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Do you write PC/NPC dialogs as entire trees (with all the different 'flavours' of PC response and resulting branches) first, or do you craft a more linear tale assuming the PC is X (where X is a chaotic neutral irreverent, painfully good paladin) and add the variant responses/branches in on a second pass?

I rather try to write a plain "Yes/No" question at the end of each branch, so writing the replies is easier. It isn't always possible, though... but no, I've no idea who PC is, therefore all replies are fairly general, with an odd note now and then.

I go a different way than Kulyok, but that isn't too surprising. I decide the number of dialogues and their subjects in advance, and choose the pc voices. In Gavin's case, there's the "target audience" PC, the neutral PC, the callous or immature PC, and a wild card PC response that ranges from "snap out of it" to really ridiculous, depending on what the situation demands. Then, for each dialogue, I write Gavin's first line, and see where it goes. The dialogue branches only to a point. Most of the time, each dialogue has a point, whether it's "right and wrong" or "PC views on racial harmony" or "do we have a future?", so they don't really stray too far.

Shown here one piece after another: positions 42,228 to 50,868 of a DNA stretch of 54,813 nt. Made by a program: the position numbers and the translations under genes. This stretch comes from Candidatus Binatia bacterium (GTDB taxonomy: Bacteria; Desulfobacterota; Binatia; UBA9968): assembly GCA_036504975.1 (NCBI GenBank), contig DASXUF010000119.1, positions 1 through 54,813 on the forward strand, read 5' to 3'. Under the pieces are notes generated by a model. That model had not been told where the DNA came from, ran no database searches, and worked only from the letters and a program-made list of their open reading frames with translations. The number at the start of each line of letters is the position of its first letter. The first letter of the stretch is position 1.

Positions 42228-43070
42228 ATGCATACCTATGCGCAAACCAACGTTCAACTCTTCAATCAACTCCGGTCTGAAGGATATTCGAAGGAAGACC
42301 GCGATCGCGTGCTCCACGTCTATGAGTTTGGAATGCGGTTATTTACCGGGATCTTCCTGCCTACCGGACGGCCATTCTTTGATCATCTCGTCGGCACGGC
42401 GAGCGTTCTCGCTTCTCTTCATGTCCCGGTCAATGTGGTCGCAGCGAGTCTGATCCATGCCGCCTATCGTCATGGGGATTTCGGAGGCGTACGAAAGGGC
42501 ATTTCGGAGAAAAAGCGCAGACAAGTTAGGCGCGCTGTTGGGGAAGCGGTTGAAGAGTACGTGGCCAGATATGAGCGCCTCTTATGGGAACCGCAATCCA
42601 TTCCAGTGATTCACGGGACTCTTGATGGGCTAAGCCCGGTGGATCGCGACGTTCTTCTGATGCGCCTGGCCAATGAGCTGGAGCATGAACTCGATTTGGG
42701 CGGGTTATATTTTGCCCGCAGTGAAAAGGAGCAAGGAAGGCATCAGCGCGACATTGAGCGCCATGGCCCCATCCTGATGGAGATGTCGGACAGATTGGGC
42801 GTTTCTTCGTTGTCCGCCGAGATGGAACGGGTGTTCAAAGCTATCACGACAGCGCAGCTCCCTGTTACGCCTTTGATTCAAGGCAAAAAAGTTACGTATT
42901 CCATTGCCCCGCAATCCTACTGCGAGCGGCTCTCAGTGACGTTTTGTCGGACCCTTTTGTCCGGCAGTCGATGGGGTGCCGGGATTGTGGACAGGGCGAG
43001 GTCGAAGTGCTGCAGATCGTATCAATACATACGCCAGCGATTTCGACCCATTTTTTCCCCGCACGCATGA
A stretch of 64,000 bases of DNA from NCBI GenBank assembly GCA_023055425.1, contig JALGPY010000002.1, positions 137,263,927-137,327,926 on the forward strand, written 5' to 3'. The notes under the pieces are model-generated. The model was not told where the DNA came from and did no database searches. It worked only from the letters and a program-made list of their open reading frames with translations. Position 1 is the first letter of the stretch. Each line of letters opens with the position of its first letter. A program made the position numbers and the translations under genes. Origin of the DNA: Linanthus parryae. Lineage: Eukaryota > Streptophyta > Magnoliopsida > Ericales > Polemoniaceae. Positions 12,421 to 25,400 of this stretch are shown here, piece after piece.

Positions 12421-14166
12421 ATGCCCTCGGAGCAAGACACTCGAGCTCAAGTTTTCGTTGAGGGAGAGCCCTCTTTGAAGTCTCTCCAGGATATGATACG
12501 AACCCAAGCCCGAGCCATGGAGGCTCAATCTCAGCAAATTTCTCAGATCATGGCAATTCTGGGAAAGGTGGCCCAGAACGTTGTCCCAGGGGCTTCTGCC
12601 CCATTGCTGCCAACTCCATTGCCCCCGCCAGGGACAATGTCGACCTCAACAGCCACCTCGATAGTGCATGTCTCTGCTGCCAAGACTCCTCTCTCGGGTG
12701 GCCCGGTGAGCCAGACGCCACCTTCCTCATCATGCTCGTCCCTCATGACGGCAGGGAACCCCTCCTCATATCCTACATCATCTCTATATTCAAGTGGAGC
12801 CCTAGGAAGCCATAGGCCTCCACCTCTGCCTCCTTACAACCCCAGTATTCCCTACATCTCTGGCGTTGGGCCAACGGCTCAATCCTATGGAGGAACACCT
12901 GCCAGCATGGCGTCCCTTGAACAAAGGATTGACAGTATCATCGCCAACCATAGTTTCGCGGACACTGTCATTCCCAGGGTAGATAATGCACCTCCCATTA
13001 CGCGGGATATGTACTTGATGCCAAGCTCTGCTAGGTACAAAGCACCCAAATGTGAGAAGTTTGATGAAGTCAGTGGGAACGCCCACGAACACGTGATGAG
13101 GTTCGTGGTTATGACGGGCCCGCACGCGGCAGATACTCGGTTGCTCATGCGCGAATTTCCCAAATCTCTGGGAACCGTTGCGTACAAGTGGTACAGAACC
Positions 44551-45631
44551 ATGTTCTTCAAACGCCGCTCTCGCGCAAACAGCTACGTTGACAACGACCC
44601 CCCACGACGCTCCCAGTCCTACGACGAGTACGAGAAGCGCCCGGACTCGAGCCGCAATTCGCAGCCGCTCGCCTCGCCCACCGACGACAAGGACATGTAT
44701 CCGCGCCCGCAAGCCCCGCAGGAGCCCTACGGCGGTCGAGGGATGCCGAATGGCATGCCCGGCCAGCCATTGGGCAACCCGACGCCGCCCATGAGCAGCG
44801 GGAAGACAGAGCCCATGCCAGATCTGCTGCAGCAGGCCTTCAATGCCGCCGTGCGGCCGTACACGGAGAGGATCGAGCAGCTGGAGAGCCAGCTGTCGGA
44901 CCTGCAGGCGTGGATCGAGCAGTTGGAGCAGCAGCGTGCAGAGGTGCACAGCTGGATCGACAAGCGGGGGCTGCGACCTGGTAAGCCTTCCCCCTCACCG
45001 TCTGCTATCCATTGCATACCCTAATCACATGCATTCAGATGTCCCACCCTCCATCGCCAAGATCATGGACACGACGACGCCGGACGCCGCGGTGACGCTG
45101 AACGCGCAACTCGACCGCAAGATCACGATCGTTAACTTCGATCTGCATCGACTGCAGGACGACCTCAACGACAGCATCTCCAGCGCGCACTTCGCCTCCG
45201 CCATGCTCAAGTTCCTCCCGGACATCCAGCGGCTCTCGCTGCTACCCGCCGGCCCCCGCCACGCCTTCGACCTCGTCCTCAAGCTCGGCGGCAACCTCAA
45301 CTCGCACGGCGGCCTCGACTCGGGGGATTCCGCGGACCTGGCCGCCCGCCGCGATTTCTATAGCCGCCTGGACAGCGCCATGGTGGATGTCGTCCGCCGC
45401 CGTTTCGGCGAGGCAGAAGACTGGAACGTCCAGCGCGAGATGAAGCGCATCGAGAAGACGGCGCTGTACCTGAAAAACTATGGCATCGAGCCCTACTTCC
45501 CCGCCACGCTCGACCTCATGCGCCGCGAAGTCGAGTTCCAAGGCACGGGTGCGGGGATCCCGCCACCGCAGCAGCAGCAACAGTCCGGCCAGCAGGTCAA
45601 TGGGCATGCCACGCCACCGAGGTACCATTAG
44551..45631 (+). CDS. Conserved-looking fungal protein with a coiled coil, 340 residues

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When do you write your banters? Your LTs (if applicable)?

Er... at work?
Lucky dog.

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What major pitfalls have you experienced or observed in the process of others that you'd caution against?

I'm going to give you a straight answer here. The biggest hazard that I would caution against is overly ambitious plans, ones that are going to set you up for failure. The more ground you intend to break, the more you are going to have to dig. If you want an NPC that does things that existing NPCs don't do, you're going to have to figure out a lot on your own. That can be overwhelming. Too many good ideas die because they started too big. By far, the easiest way to learn to code a particular feature is find an NPC that already has that feature and figure out how they did it.